Pre-requisites: PHYS 531, minimum grade: C || PHYS 542, minimum grade: C

PHYS 599 Special Studies

Credits: 1.00 to 6.00

A special topic may be offered at the discretion of the department to fulfill a special necessity.

PHYS 600 Methods of Research in Physics

Credits: 2.00

Offers the student practical training in special methods and materials of research in physics. Emphasis on types of research and use of physics and physics-related journals and library facilities.

Pre-requisite: Permission of the department

PHYS 601 Theoretical Physics I

Credits: 3.00

Serves as a preparation in mathematical physics for graduate student. Included will be vector analysis, curvilinear coordinate systems, infinite series, complex variables and the calculus of residues, and ordinary and partial differential equations.

PHYS 602 Theoretical Physics II

Credits: 3.00

A continuation of PHYS 601, covering Tensor analysis, matrices, group theory, Sturm-Lioville theory, special functions, Fourier series, integral transforms, Green's functions, and integral equations.

Pre-requisite: PHYS 601, minimum grade: C

PHYS 611 Computational Physics

Credits: 3.00

This course is an introduction to developments in computational physics. The emphasis will be on physical concepts and applications rather than mathematical proofs, derivations, and code developments. In particular, the course will show how computers can be used to learn about physics concepts and how they can be used as tools in solving physics problems. A familiarity with the concept of programming is assumed.

Pre-requisites: PHYS 473, minimum grade: D || PHYS 561, minimum grade: C

PHYS 634 Statistical Mechanics

Credits: 3.00

A quantum approach to statistical mechanics. Fermi, Bose, ideal gas, and imperfect gas systems are investigated. Special topics in kinetic theory of gases, transport phenomena, magnetic systems, and liquid helium.

Co-requisites: PHYS 561 or its equivalent.

PHYS 641 - Advanced Mechanics I

Credits: 3.00

Includes the following topics: Lagranges equations, Hamiltons Principle. Two-body central force, Eulers Theorem, small oscillations, Hamiltons equations, canonical transformations.

Pre-requisites: PHYS 542 or its equivalent.

PHYS 651 - Adv Electromagnetic Theory I

Credits: 3.00

Solution of boundary value problems using Greens functions and separation of variables techniques. Cartesian and spherical coordinate systems, multipole expansions, macroscopic electrostatistics and magnetostatistics, Maxwells equations, and plane electromagnetic waves.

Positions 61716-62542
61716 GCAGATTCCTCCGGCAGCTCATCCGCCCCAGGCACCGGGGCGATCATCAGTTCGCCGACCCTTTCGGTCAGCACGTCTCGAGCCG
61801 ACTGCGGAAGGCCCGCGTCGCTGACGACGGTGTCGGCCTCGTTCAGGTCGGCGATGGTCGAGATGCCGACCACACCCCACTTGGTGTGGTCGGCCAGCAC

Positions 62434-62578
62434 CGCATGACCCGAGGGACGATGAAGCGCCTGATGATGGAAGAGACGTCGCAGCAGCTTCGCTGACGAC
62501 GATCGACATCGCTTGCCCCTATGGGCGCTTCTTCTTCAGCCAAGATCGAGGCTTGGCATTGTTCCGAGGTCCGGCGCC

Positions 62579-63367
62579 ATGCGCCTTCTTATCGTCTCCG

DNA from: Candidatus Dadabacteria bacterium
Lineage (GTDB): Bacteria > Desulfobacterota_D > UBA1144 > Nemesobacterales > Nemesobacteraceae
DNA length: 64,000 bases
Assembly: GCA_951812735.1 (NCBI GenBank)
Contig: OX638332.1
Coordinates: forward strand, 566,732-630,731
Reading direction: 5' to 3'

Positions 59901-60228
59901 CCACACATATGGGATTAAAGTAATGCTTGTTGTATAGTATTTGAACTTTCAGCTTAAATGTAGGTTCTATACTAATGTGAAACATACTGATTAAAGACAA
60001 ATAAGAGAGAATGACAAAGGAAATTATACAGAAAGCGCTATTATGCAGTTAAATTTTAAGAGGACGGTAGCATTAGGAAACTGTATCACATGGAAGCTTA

Pre-requisites: PHYS 552 Minimum Grade: C

PHYS 652 - Adv Electromagnetic Theory II

Credits: 3.00

Solution of electrostatic problems using cylindrical coordinates. Green's function for time-dependent wave equation, conservation laws, wave guides and resonant cavities, Special Theory of Relativity, simple radiating systems, and diffraction.

Pre-requisites: PHYS 651 Minimum Grade: C

PHYS 657 - Solid State Theory

Credits: 3.00

Quantum approach to solid state. Topics include second quantization of fermion and boson systems, electron theory of metals, electron-phonon interactions, and superconductivity. Selected subjects in thermal transport, magnetic phenomena. Co-requisite: PHYS 561 or equivalent.

Co-requisites: PHYS 561 or its equivalent

PHYS 658 - Physics & Appl of Indust Mater

Credits: 3.00

The course is designed to introduce the essential physics and current industrial applications of technologically important materials. The course will have both lecture and lab components. Materials of interest will span semiconductors, ceramics, polymers, andcomposites that find application, and micro machines.

PHYS 661 - Quantum Mechanics II

Credits: 3.00

Fundamental concepts of quantum mechanics, theory of representations, and linear vector spaces. Approximation methods for stationary problems with applications to central potentials and for time-dependent problems with application to scattering and transition theory.

PHYS 662 - Quantum Mechanics III

Credits: 3.00

Classical and quantum fields; interactions between Fermi and Bose fields; relativistic quantum mechanics; and Dirac theory. Introduction to propagators and Feynman diagrams with application to quantum electrodynamics and many- many-particle systems.

PHYS 690 - Research Problems in Physics

Credits: 1.00 to 6.00

Introduction to advanced research problems through individual assignment.

Pre-requisites: Permission of department

PHYS 699 - Independent Study

Credits: 1.00 to 6.00

Individualized in-depth study of an area of physics in the students interest. Work is supervised by a physics faculty member but does not necessarily involve regular lecture or laboratory hours. The topic must be approved by the supervising faculty member and by the administration prior to the semester in which the course is to be taken.

PHYS 795 - Thesis

Credits: 1.00 to 6.00

 

/* denotes that a course is offered as a dual-level course.